- 2019 Harvey Nash/KPMG CIO Survey, of over 3,600 IT leaders, finds business-led IT is creating more value than ever before, but with it comes a need for better governance - Security and privacy risks rise for those business heads that sidestep the direct control of the IT department - Up to 1 in 5 jobs are set to go to robots, but new jobs will compensate, say 69% of CIOs LONDON – June 12 2019 – Almost two-thirds (63%) of organizations now allow technology to be managed outside the IT department, a shift that brings with it both significant business advantages and increased privacy and security risks, reveals the 2019 Harvey Nash/KPMG CIO Survey. When IT spend is managed away from the direct control of the CIO companies are twice as likely to have multiple security areas exposed, and more likely to become a victim of a major cyber-attack. The largest technology leadership survey in the world, analyzing responses from organizations with a combined technology spend of over US$250bn, reveals for those organizations where the IT team is formally involved in decision making around business-led IT, business advantages include improving time to market new products (52% more likely to be ‘significantly better than their competitors’) and employee experience (38% more likely to be ‘significantly better than their competitors’). However, four in ten (43%) companies are not formally involving IT in those business-led IT decisions. These organizations are twice as likely to have multiple security areas exposed than those who consult IT, 23% less likely to be ‘very or extremely effective’ at building customer trust with technology, and 9% more likely to have been targeted by a major cyber-attack in the last two years. These risks are uncovered at a time when cyber security reaches an all-time high as a board priority (56% vs 49% last year). The huge opportunity to capitalise on the value of business-led IT, but also manage its risks, comes at a time of significant change for the business, the CIO, and the IT department, as the survey found: - Fewer CIOs sit on the board - although the influence of the CIO remains intact (66% this year view the role as gaining influence compared to 65% in 2018), fewer CIOs now sit on the board – dropping from 71% to 58% in just two years. - Artificial Intelligence (AI) and automation is driving huge change – as the IT department is being tasked by its board to use AI/automation to improve efficiencies (up 17% this year as a board priority), this is leading CIOs to expect that up to 1 in 5 jobs will be replaced by AI/automation within 5 years. This is likely to lead to a significant reorganization of roles across the business. However, 69% of CIOs believe that new jobs will compensate for job losses to AI/automation. - Skills shortages – technology leaders are struggling to find the right talent with skills shortages at their highest level since 2008. The three most scarce skills are big data/analytics (44%), cyber security (39%) and AI (39%). “In an age where anyone with a smartphone and credit card can set up an IT system, there are both incredible opportunities and major risks. Those enterprises that get the balance right between innovation and governance will be the winners,” said Albert Ellis, CEO of Harvey Nash. “At the same time, boards are asking their CIO and technology team to prioritize automation of jobs. How organizations adapt to automation will increasingly become a priority, and many are not at all ready.” Steve Bates, Global Leader, CIO Advisory Centre of Excellence, KPMG International, said, “There is no longer business strategy and technology strategy, it’s simply strategy with technology driving it. This research clearly shows that organizations putting technology in the hands of value-creators and connecting the front, middle and back office are winning in the market. The future of IT is a customer obsessed, well governed, connected enterprise.” Digital leaders perform better Digital leaders, which are organizations that consider themselves ‘very effective’ or ‘extremely effective’ at using digital technologies to advance their business strategies, performed better than their competitors on every aspect surveyed: · These aspects included time to market (53% vs 34% for the rest), customer experience (65% vs 49%), revenue growth (55% vs 43%) and profitability in the last year (50% vs 37%). · Digital leaders are also more likely to introduce ‘major new changes to products and services’ in the next three years (55% vs 39% for the rest), and focus on making money - 76% of CEOs in digital leader organizations want their technology projects to ‘make’ rather than ‘save money’, compared to 58% for the rest. Gender diversity initiatives are failing big tech · 74% of IT leaders feel their diversity and inclusion initiatives within their teams are at most moderately successful, and there has been only minimal growth in women on tech teams, 22% this year compared to 21% last year, and no change in the percentage of female technology leaders at 12%. First signs of Quantum Computing · Although Quantum Computing is at such an early stage, 4% (107 global organizations) have implemented Quantum Computing to at least some degree – with big pharmaceuticals, financial services and energy organizations making bets in this area. · A fifth (22%) of organizations implementing Quantum Computing were based in the UK, followed by 19% in the US, and 7% for both Australia and the Republic of Ireland. IT leaders reporting budget increases – highest for 15 years · More technology leaders reported increases in IT budgets under their control than at any time in the last 15 years. · The jump in those reporting increases (from 49% to 55%) is the largest seen, with the one exception of 2010, when organizations were still clawing their way out of the global recession. · For technology projects where the CEO prefers to ‘save money’ almost half (45%) of respondents report budget increases compared to just 38% last year, suggesting many CIOs are investing to save, for instance through automation. About the Survey In its 21st year, the 2019 Harvey Nash/KPMG CIO Survey is the largest IT leadership survey in the world in terms of number of respondents. The survey of 3,645 CIOs and technology leaders was conducted between 13th December 2018 and 4th April 2019, across 108 countries. For more information about the survey and to request a full copy of the results, please visit www.hnkpmgciosurvey.com.  Initially referred to as ‘shadow IT’, business-led IT refers to the inexorable rise of technology expenditure controlled outside of the IT department.  16% of organizations that don’t formally involve IT in business-led IT decisions versus 7% for those that do.  Quantum computing is the use of quantum-mechanical phenomena such as superposition and entanglement to perform computation.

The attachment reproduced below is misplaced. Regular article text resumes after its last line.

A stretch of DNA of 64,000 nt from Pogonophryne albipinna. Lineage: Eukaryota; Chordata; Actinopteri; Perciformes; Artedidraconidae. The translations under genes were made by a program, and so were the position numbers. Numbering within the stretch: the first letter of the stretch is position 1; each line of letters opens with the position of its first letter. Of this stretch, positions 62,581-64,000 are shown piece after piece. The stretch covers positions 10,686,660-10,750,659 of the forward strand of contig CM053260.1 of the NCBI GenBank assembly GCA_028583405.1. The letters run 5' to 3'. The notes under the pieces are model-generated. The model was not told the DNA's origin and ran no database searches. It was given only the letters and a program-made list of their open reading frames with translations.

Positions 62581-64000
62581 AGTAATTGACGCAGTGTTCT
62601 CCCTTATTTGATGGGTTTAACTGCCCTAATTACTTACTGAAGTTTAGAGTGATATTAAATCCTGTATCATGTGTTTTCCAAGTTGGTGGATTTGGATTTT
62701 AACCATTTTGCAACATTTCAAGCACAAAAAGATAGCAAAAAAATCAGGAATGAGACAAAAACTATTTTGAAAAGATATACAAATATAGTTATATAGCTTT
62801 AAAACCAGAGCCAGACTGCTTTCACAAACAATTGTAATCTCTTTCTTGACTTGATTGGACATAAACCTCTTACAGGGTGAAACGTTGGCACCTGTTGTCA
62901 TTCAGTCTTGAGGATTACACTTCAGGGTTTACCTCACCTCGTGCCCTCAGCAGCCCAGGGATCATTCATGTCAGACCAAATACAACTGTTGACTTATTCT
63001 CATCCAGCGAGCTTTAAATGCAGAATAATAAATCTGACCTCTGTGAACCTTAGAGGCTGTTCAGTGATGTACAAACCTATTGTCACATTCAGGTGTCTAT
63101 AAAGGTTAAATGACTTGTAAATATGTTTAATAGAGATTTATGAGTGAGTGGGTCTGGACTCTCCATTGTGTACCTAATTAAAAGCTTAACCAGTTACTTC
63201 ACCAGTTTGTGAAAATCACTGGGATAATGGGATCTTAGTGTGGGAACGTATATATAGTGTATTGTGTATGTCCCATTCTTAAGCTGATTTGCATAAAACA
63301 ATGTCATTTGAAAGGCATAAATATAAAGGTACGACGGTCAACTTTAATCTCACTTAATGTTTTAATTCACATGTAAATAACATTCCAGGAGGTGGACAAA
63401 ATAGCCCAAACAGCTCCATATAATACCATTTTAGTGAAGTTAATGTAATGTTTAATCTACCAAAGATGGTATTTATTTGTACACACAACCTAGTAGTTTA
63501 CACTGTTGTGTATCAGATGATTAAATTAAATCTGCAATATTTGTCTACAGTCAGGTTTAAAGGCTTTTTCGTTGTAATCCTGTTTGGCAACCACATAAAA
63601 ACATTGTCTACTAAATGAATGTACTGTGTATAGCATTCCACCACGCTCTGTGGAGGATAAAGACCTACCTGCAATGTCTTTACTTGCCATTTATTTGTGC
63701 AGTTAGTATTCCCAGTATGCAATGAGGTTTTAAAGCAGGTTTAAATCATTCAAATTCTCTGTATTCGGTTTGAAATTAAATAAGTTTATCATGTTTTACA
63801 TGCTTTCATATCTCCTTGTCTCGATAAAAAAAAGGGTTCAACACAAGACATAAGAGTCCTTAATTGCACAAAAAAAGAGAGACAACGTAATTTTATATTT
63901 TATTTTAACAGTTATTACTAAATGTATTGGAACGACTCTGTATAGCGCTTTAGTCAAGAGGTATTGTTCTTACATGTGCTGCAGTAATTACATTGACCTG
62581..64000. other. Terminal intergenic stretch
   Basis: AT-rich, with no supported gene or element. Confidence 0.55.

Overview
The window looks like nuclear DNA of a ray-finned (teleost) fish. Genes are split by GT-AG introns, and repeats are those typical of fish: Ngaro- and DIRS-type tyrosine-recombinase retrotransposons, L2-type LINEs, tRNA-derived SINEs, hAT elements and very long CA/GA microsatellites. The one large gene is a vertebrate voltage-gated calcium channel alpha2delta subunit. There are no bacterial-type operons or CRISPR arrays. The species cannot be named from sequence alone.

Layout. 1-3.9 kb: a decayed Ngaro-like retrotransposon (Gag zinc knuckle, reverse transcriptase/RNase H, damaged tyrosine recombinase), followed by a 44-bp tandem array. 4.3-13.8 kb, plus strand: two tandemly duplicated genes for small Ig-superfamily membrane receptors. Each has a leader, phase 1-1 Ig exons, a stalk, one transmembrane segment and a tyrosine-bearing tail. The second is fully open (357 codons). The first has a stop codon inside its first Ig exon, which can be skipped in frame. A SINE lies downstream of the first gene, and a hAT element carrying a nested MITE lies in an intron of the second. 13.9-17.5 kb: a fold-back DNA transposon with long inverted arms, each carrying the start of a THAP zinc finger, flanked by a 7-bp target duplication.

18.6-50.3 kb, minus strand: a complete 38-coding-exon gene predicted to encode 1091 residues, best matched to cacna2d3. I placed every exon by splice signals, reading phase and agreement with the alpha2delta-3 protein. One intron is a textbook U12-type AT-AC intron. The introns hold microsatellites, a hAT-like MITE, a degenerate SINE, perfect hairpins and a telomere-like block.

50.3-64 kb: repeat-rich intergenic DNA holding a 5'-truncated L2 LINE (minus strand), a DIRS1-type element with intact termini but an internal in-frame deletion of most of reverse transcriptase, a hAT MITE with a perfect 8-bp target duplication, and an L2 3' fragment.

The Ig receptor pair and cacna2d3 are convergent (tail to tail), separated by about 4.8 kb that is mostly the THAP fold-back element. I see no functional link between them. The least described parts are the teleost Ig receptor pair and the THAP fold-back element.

How to Hire When You’re About to Scale The sixth and final article in our series on scale, Harvey Nash Ireland’s Director David Burke shares his experience helping businesses hire when they’re about to scale. “Today’s talent isn’t necessarily tomorrow’s.” Those first critical hires, David explains, in the early stages of a company’s life are painstaking decisions but soon evolve into other challenges. “There is, understandably, a nervousness around getting it wrong. Cash flow is tight, culture is king and if I’m going to sit in a small room all day with these people I better be sure I like them!” But as a business scales, so too must its processes. “It’s important to understand hiring profiles change. Roles and responsibilities begin to break down into more formal silos and specialisms. “So the need for yesterday’s general, flexible all-rounder evolves into a demand for deeper specialisms and expertise to support your growth and development.” Also contending for your attention is the evolution of your culture.“Early-stage lifecycle decisions are often made collectively as a core group,” says David. “As you scale and grow, things are decided by the people best placed to own the actions. People can start to feel left out of decisions they feel they should be involved in.” David’s advice? “Manage people’s expectations while evolving a culture that remains true to the values you started with.” Caroline Hines, Director of Product at OneView Healthcare tackled this issue in the third article in this series. Read the article here.Talent acquisition practicalitiesFrom a talent acquisition perspective, when you scale it’s important to start building your capabilities here too. “In the early stages, you may have relied heavily on your personal network and referrals, taking the option of a safe bet on someone known to you or to someone you trust,” says David. “As you look to deliver scale in terms of hiring you’ll need to branch out and build your capabilities in this area as well.”“This is true for companies moving from start-up to their first or second scale phase, and for companies moving from 50-100 or 100/500+ employees. Times change and your talent acquisition, retention and culture strategies need to change too.”So when should you hire perm, contractors or outsource job families? The decision is complex and has many factors. David offers his advice on each. The Start-up Hiring Strategy“Generally while building out your start-up the focus is on perm. You want people bought into the vision, happy to roll up their sleeves to make that vision a reality who are committed to the project mid- to long-term. You’re trying to build a family, a culture and do great things together.”“As your business grows,” says David, “you will most likely try to retain this strategy, keep your family growing and manage your payroll costs in line with funding, cash flow and revenues.” The Case for Contracting “Contracting is usually, and incorrectly, seen as an expensive and unnecessary option, only justifiable at large corporate entities” reflects David. “But augmenting your business with contract staff has an important role to play at all stages of growth.”“Contractors can deliver a burst of new talent to upskill the core team, augment your staffing levels temporarily to manage areas like increased workload, cover a temporary talent gap, meeting deadlines, or handle a block of non-core work like testing, for example.” The Benefits of Blended Models“A lot of businesses will use fully outsourced/offshore partners, particularly in the early stages as they look to cost-effectively build viable products to take to market. “As your business grows you may look to transition the development activities back to your inhouse teams or leave the heavy lifting sitting with your outsourced partner.”“Consider a blended offshore/onshore model,” recommends David. “Our ODC (offshore dedicated centre) in Vietnam means clients get an onsite presence and account management but the cost benefits of offshore technical resources.” Recruitment Solution Services “One of our fastest growing business lines is our Recruitment Solutions service,” says David. “This couples expert consultancy on the best talent acquisition strategies and recruitment processes with a global talent delivery engine, allowing businesses to scale quickly from one phase to another. Which do you pick? “Key considerations are maturity and capability,” says David. “We help companies design and implement a strategy best suited to them. For companies actively scaling it’s usually is a mix of direct hiring and delivery through our teams, but all managed under our overall service umbrella. “Some companies opt to retain our services and their outsourced talent management function on an ongoing basis, but often we help them through the initial scale phases and gradually replace our team and services with inhouse talent and processes. “This means the company has the ability to ramp up the campaigns quickly and deliver bulk, niche tech talent and then transition smoothly to their final position when they have processes and internal teams in place.“We can park our involvement at that point but the customers can easily reactivate the outsourced service if they encounter more bulk hiring phases or need assistance for niche hiring at any point in the future. The Signs of a Successful Hiring CampaignTo make the most of your hiring drive, maximise your investment, minimise turnover and build a glowing reputation in the marketplace, David recommends the following. Have an authentic narrative and culture“It must reflect who you really are as a business so that when people join your business they feel you have delivered what you promised.”Commit to the process and allow adequate timeBulk hiring requires a lot of time from key stakeholders, particularly in terms of interviewing. There are lots of tools for technical and people assessments that we bolt on to the process to reduce this time commitment, but you need to accurately plan for the hours involved and make sure everyone is committed to making it happen. Transparency and communication are mandatoryIreland is a small tech community and people deserve and rightly expect to have a positive hiring experience with your business. Make sure people receive constructive and timely feedback even if unsuccessful as you may want to revisit these people at some time in the future. Bad experiences can have a serious impact on your employer brand in Ireland’s small, connected tech community. Be clear on what you are looking for before you go to marketOften, we have customers looking to hire new teams but they haven’t thought of the structure the team will need to have, the career plans that will need to be in place for all of those people and how they will all fit into a high performing unit. Poor planning can lead to teams of highly capable individuals without a shared purpose or clear view of where they can progress and all they can achieve in your organisation.